Review: The Genius Prince’s Guide to Raising a Nation Out of Debt (Hey, How About Treason?), Vol. 2

The Genius Prince’s Guide to Raising a Nation Out of Debt (Hey, How about Treason?)

Written by Toru Toba with illustrations by Falmaro. Released in English by Yen On with a translation by Jessica Lange.

“The moon rose high in the night. Among the guests at the banquet, Geralt was living the high life sandwiched between Wein, the crown prince of Natra, and Lowellmina, the Imperial Princess of the Empire.” – Toru Toba
Caught in the verbal cross-fire of two scheming nobles… what fate awaits this unfortunate soul?

(Warning: contains minor Vol. 1 spoilers)

The Genius Prince’s Guide to Raising a Nation Out of Debt (Hey, How About Treason?), Vol. 2 is the continuation of the fantasy light novel series in which a certain prince regent worms his way through the turmoil of ruling a kingdom with the end goal of selling it off to the highest bidder. Of course, it’s never that easy… and as his plots continue to succeed (in all the wrong ways), we see him fall further and further from the finish line! As before, Toru Toba weaves a great story with comedy, political intrigue, and action-packed battles.

Volume 2

As my review of Vol. 1 hopefully communicated, I dove headfirst into this book with excitement and high hopes. While I was not impressed by the third colour insert (again), the inclusion of a map was a great idea (see below). It let me appreciate how well described the setting was in Vol. 1 as their illustration was perfectly as I had imagined. Additionally, we are subtly told the physical scope, current state of the world, and important players of this volume. It just goes to show how much depth a simple one page drawing can add to the reading experience.

On that note, given the strong world-building in Vol. 1, this volume had a solid foundation to better explore and deepen or to jump from and increase its scope. Vol. 2 does a good job at both; examples include the political turmoil within the Empire and the inner workings of the state that shares Natra’s eastern border. References to the consequences of the previous volume’s events help add a sense of continuity between entries. As a consequence of all the above, the world feels expansive and persistent; a great way to immerse the reader.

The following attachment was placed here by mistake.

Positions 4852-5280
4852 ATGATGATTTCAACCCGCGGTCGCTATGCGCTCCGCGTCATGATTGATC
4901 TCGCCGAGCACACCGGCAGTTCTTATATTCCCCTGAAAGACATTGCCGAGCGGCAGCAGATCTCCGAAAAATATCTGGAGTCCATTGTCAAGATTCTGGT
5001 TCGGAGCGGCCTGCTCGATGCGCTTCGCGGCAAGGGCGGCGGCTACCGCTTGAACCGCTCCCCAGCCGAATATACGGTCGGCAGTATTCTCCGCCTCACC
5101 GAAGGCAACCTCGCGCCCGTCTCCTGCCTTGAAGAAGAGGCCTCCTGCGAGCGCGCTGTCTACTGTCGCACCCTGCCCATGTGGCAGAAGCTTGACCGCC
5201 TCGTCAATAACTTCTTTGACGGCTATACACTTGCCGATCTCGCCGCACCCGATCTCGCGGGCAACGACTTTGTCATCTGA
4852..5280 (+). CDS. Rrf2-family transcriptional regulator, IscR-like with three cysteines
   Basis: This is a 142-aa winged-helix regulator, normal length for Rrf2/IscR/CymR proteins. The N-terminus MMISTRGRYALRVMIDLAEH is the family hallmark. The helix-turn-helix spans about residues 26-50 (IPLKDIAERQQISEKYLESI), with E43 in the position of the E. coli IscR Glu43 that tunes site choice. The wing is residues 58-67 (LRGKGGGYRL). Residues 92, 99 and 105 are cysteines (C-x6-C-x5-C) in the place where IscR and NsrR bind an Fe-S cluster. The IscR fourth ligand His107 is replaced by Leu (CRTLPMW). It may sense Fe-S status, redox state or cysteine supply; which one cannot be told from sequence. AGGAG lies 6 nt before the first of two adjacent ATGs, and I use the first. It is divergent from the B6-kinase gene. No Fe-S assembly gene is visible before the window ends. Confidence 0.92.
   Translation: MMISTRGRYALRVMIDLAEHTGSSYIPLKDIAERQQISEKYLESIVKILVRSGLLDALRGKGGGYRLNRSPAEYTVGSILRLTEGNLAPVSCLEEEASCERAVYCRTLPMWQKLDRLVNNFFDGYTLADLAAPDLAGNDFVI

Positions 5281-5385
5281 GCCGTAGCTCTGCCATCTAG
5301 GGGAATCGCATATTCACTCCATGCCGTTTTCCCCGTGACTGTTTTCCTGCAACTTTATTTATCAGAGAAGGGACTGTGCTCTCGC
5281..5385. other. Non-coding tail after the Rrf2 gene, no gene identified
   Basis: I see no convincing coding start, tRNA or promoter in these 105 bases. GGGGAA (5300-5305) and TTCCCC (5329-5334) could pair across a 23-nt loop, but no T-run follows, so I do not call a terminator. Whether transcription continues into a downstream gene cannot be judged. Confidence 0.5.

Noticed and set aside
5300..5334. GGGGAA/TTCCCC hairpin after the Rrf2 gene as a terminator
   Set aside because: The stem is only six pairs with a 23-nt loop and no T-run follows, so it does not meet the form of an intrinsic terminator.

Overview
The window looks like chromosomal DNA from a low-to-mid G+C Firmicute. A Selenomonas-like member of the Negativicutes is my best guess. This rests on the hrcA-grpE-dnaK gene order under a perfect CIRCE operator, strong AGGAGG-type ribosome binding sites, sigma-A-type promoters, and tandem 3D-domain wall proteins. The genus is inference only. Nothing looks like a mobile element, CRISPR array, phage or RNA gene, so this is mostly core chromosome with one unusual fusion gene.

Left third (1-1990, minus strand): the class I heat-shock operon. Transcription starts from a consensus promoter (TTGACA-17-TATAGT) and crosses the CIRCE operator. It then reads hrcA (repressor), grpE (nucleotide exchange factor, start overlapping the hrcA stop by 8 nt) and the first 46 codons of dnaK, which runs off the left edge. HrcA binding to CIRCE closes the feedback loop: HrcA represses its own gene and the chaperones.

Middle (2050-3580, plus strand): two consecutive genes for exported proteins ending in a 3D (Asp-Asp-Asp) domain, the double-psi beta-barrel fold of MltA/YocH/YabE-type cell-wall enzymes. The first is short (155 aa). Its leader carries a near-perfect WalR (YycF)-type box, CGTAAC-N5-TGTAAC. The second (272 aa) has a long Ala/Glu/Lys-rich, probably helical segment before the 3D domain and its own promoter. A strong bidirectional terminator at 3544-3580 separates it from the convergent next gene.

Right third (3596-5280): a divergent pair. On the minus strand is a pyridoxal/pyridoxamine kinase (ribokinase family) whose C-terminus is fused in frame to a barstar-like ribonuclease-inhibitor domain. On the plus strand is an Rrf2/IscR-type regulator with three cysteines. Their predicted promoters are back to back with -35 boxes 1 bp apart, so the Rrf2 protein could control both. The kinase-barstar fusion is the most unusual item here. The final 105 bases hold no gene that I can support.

Unlike Vol. 1’s focus on wartime efforts, much of Vol. 2’s plot is spent uncovering and defeating schemes developed by other nations’ nobilities. A battle fought with sharp tongues instead of blades. This type of conflict lends itself well to Toru Toba’s strength of weaving plot, humour, and dialogue. The interesting choice of giving us the viewpoints of the other schemers allows for a better exploration of their motivations and thought-processes. At times, the rapid switching of perspective is disorienting but normally done to overlap the reveal of the current step in a plan with introducing the next. This technique aids in condensing the novel and preserving momentum through dialogue- and exposition-heavy sections.

For those worried it’s all talk and looking for more of the first volume’s content, there are a few fight scenes sprinkled in. However, compared to Vol. 1’s war, they are much smaller in scale. This shrinking of size works well as each combatant’s impact is more readily understood and believable. No single character does anything more than is expected of/possible for them. This also allows for more time to detail any particular character’s actions. By contrast, one instance from Vol. 1 has a particular Commander surviving a swarm of Marden’s fodder soldiers. While this is a common trope to showcase a character’s strength, it detracts from the fact the battles were won through strategy and meticulous preparedness (as per the prince’s genius). Without any spoiling of Vol. 2, let me assure you that the awesome-factor has not depreciated because of these changes.